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Sound design with the Elektron Monomachine

Constant-time slides

Roland's TB-303 is a synthesizer with a number of somewhat unique features that may be the source the deep reverence many have for the instrument. One of these features is its ability to program consistently musical slides between two sequenced notes, where the pitch changes smoothly and this smooth transition finishes just in time for the next note in the sequence no matter the interval between the notes. This type of slide is called a "constant time" slide and is most similar to how a real musician would smoothly transition between two notes on a real instrument. A constant time slide is different to how slides are typically implemented in synthesizers, where the slide rate is programmed and this rate may or may not be fast enough to transition between the two notes before the second note is supposed to be played.

After spending some time with the Monomachine, you may wonder how to program some nice constant-time slides on it. The portamento parameter on the amplification page seems like it might do, but if you spend some time experimenting with it, you will find that it's not quite right. Any tempo change in your sequence will make the slides sound off time.

The Monomachine can do constant-time slides of locked sound parameters, but not of pitch natively. The way around this is to use an LFO to modify pitch and then use the Monomachine's parameter slides on the LFO depth. For example, here's a recipe to program a one octave constant time pitch slide:

On any track LFO:
PAGE: PTCH
DEST: 4OCT
TRIG: HALF
WAVE: SQR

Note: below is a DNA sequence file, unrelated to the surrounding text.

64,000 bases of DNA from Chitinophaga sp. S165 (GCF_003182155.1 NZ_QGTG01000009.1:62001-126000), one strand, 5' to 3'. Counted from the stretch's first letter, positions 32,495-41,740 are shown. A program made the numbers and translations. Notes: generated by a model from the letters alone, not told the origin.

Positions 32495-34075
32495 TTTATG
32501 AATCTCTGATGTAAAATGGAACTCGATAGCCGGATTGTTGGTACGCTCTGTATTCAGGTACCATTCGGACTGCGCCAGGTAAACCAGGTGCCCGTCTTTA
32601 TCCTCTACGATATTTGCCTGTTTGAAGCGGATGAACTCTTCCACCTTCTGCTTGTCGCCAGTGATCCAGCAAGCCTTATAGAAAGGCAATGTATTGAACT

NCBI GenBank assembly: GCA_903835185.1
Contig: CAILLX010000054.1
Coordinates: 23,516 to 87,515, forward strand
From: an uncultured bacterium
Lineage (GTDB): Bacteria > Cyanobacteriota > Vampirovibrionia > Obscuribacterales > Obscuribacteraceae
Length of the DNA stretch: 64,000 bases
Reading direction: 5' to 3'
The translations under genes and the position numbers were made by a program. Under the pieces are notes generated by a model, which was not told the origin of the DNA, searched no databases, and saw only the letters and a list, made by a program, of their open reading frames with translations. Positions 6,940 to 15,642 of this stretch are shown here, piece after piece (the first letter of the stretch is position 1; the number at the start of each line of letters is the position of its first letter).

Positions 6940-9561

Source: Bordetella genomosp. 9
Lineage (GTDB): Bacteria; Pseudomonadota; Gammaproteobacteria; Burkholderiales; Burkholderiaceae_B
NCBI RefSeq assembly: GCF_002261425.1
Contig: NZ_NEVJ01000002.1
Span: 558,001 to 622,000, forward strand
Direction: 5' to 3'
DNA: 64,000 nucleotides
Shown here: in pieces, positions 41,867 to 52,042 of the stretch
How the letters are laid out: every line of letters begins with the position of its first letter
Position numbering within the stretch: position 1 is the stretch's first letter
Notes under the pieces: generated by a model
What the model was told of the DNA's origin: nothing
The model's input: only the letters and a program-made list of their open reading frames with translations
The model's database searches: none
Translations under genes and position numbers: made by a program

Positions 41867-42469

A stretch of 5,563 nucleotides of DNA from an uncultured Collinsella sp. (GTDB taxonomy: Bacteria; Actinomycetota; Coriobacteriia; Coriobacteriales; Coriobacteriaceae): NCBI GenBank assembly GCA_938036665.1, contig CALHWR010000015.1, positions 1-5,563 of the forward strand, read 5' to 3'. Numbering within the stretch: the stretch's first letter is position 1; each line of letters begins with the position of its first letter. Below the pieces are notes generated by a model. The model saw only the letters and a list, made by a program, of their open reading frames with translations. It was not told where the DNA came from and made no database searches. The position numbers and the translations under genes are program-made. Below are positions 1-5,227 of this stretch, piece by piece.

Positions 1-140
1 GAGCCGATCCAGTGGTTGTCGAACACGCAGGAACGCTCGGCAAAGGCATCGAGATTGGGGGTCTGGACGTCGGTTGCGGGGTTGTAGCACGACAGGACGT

MULT: 1X
SPD: 0
INTL: 0
DPTH: 0

Once the above is setup, use parameter to locks to lock the LFO's depth to zero on the sequencer step where you want the slide to begin. Then lock the LFO's depth to 124 (not 127!) on the step on which you want the slide to finish. From here, hold the function button and push the rightmost pattern bank button with the label "slide" under it to enter slide edit mode. Put a slide trig on the step you want the slide to begin on.

Run the sequencer, and you should hear that the pitch between the two sequencer steps will slide up and get to one octave above the original pitch just as the sequencer lands on the step for which we programmed to finish above. You can adjust the tempo all you want at this point, the slide will always finish at the right time.

Programming pitch slides this way can be a little tricky if you want to slide up or down to a pitch that isn't an octave away. Here's a list of some common intervals and the associated LFO settings needed to get there:

Octave up:
LFO DEST: 4OCT
LFO DPTH: 124

Perfect fifth up:
LFO DEST: 4OCT
LFO DPTH: 73

Perfect fourth up:
LFO DEST: 2OCT
LFO DPTH: 100

Major third up:
LFO DEST: 2OCT
LFO DPTH: 82

Minor third up:
LFO DEST: 1OCT
LFO DPTH: 60

You can slide down in pitch by letting the WAVE parameter of the LFO be ISQR.